Statistical differences in cellular counts were analyzed by one way analysis of variance followed by the Student's t-test (unpaired). Data are expressed as means ± SEM. A p < 0.05 was considered significant and is indicated by an asterisk.
YB-1 expression in the rat, macaque, and human brain
Furthermore the microscopic analysis of the tissue of all three species indicated an expression of YB-1 in association with brain vessels (Fig. 1A).
Lack of co-localization with the endothelial cell marker Glut-1 and with Pgp
In brain tissue of rats, macaques, and humans microvessels in all brain regions were intensely stained by Glut-1 immunolabelling. The careful analysis of double Glut-1/YB-1 immunolabelled sections in serial optical planes did not reveal any evidence for a YB-1 expression in Glut-1 immunolabelled endothelial cells (Fig. 2D, E).
In all regions of the rat brain tissue, microvessels were heavily stained by Pgp immunolabelling. On longitudinal as well as cross-sectioned microvessels, Pgp labelling outlined the entire vessel profile, and corresponded to the endothelial cells at the vessel walls (Fig. 2F). With the immunohistological procedure used in the present study, Pgp-specific staining was not observed in neurons or glial cells. The analysis of serial optical planes of double Pgp/YB-1 immunolabelled sections did not indicate co-localization of YB-1 with endothelial Pgp (Fig. 2F).
YB-1 expression following status epilepticus
Seventy-five percent of the rats (n = 30 out of 40) developed a status epilepticus with generalized convulsive seizures in response to repeated injections of the cholinomimetic pilocarpine. The rats required a mean dosage of 32.7 ± 3.59 mg/kg pilocarpine (mean ± SEM) to develop a status epilepticus. All rats exhibited a comparable ongoing generalized seizure activity continuing until administration of diazepam.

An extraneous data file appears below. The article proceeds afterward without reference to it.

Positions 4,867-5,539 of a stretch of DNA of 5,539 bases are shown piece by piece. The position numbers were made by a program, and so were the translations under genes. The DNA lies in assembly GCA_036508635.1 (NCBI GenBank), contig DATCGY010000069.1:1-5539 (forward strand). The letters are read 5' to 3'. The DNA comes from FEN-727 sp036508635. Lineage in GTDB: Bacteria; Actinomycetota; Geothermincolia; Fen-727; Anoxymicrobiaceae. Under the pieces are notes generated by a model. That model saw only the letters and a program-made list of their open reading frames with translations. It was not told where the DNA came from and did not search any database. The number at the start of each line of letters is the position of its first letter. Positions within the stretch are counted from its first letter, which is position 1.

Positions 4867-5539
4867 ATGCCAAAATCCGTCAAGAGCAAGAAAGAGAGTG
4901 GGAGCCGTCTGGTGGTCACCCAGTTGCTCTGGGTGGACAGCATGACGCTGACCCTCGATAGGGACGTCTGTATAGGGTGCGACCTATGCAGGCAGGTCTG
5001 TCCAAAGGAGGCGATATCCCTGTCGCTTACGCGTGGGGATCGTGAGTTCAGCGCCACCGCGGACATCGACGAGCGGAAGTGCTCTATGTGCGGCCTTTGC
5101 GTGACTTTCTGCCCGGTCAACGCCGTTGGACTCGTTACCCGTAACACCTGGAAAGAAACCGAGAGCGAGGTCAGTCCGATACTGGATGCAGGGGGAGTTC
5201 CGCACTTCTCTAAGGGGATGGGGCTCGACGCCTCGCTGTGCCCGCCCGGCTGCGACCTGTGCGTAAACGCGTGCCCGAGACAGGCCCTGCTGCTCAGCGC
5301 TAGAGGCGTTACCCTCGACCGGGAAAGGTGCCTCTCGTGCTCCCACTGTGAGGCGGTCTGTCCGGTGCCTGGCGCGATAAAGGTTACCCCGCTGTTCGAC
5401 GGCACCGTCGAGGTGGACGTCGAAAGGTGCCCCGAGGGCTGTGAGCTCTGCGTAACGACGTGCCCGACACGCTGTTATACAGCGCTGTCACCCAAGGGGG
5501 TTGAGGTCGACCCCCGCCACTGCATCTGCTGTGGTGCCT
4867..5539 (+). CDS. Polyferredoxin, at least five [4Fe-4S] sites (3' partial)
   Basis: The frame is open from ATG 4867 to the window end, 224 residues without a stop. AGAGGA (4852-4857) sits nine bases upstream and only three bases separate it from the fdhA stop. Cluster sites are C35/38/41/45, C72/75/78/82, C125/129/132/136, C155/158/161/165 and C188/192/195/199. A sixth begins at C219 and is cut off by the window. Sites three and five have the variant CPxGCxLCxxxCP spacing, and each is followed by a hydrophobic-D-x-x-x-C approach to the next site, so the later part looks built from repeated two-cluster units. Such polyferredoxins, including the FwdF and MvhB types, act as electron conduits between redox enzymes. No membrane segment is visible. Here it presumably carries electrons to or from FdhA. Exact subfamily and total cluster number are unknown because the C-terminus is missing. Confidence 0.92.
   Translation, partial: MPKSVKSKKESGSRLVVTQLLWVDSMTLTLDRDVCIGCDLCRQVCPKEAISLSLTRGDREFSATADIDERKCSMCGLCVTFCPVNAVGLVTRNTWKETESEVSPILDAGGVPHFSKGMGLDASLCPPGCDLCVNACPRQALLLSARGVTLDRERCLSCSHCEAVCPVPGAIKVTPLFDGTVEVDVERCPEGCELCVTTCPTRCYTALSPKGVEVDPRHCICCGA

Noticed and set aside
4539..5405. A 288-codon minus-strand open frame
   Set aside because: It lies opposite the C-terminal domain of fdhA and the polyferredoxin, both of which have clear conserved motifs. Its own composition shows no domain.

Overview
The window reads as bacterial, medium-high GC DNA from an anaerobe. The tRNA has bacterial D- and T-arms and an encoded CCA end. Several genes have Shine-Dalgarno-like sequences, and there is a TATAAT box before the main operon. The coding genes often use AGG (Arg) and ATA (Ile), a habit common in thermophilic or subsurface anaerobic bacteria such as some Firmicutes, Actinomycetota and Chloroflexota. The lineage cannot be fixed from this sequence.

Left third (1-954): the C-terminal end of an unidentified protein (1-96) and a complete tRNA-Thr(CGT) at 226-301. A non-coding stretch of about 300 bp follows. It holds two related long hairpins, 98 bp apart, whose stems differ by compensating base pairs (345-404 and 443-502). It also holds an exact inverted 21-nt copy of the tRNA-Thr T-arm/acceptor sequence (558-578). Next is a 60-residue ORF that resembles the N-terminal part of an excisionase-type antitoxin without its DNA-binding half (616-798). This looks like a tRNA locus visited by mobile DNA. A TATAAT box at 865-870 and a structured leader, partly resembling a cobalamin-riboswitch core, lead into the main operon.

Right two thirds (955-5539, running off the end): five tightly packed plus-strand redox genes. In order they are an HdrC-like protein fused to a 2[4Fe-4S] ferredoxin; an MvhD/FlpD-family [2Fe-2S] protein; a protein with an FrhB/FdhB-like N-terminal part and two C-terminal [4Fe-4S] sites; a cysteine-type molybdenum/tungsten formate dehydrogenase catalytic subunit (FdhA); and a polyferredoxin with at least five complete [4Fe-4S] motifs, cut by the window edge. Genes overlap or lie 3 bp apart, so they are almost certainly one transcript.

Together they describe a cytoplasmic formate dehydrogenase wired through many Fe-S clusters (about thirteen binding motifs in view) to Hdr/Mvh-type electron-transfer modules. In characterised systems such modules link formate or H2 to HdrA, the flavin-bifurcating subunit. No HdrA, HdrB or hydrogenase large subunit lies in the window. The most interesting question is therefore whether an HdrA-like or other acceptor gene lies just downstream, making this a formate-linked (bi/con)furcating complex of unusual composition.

In brain capillary endothelial cells YB-1 expression was not induced by status epilepticus. Analysis of Glut-1/YB-1 or Pgp/YB-1 double-labelled sections of representative samples did not reveal an expression of YB-1 in endothelial cells at different time points following prolonged seizure activity.
YB-1 is a DNA- and RNA-binding protein that functions as a sequence specific transcriptional and translational regulator. Here, we demonstrated that in the adult brain of rats, macaques, and humans YB-1 is predominantly expressed in neurons. So far postnatal expression in neurons has only been described in mouse and rat brain based on Western Blot analysis of brain tissue extracts or on studies using primary cultures of hippocampal neurons [24, 25]. Funakoshi et al.  described a decline of mouse and rat brain expression of YB-1 in the postnatal phase. Miwa and colleagues  reported a hippocampal expression that was prominent at the age of 5 days but decreased significantly in 4-week old mice. However, neuronal expression was not confirmed by immunohistological double-labelling in these studies and no data were given about the hippocampal subregions. Our analysis revealed a prominent expression in granule cells of the dentate gyrus as well as an expression in the cornu ammonis pyramidal cell layer. Only single cells were labelled in the hilus of the hippocampus. In comparison to rat and macaque tissue labelling was less pronounced in human tissue. This might be related to the processing of the tissue or to differences in the affinity of the antibody to the YB-1 isoforms of the different species. In the parahippocampal cortex of all species YB-1 neuronal expression was evident with a distribution that appeared to be independent of the lamination of the cortex. In adult rat brain tissue an additional analysis of YB-1 in the piriform cortex revealed an association with layer III. Neuronal YB-1 expression has previously been reported in the developing brain of mice as well as of a human 24-week old foetus [26–28]. Our data indicate that neuronal YB-1 expression in specific brain regions extends to the adult brain and reaches relevant levels in the brain of adult rats, macaques, and humans. Predominant localization in the cytoplasm indicates that a large sub-fraction of YB-1 exists in a functional standby state. These data are in accordance with previous reports. Studies in primary cultures of hippocampal neurons as well as studies in early postnatal mouse brain tissue have also indicated a primary cytoplasmic localization [24, 25]. Nuclear YB-1 represents the sub-fraction available for interference with DNA and RNA which is in the appropriate localization to regulate the transcriptome and proteome of the cells. Nuclear translocation proved to act as a regulatory mechanism in response to a variety of stresses such as hyperthermia-associated cell stress in human colon carcinoma cells  and treatment with the cytostatic agent paclitaxel in breast cancer patients .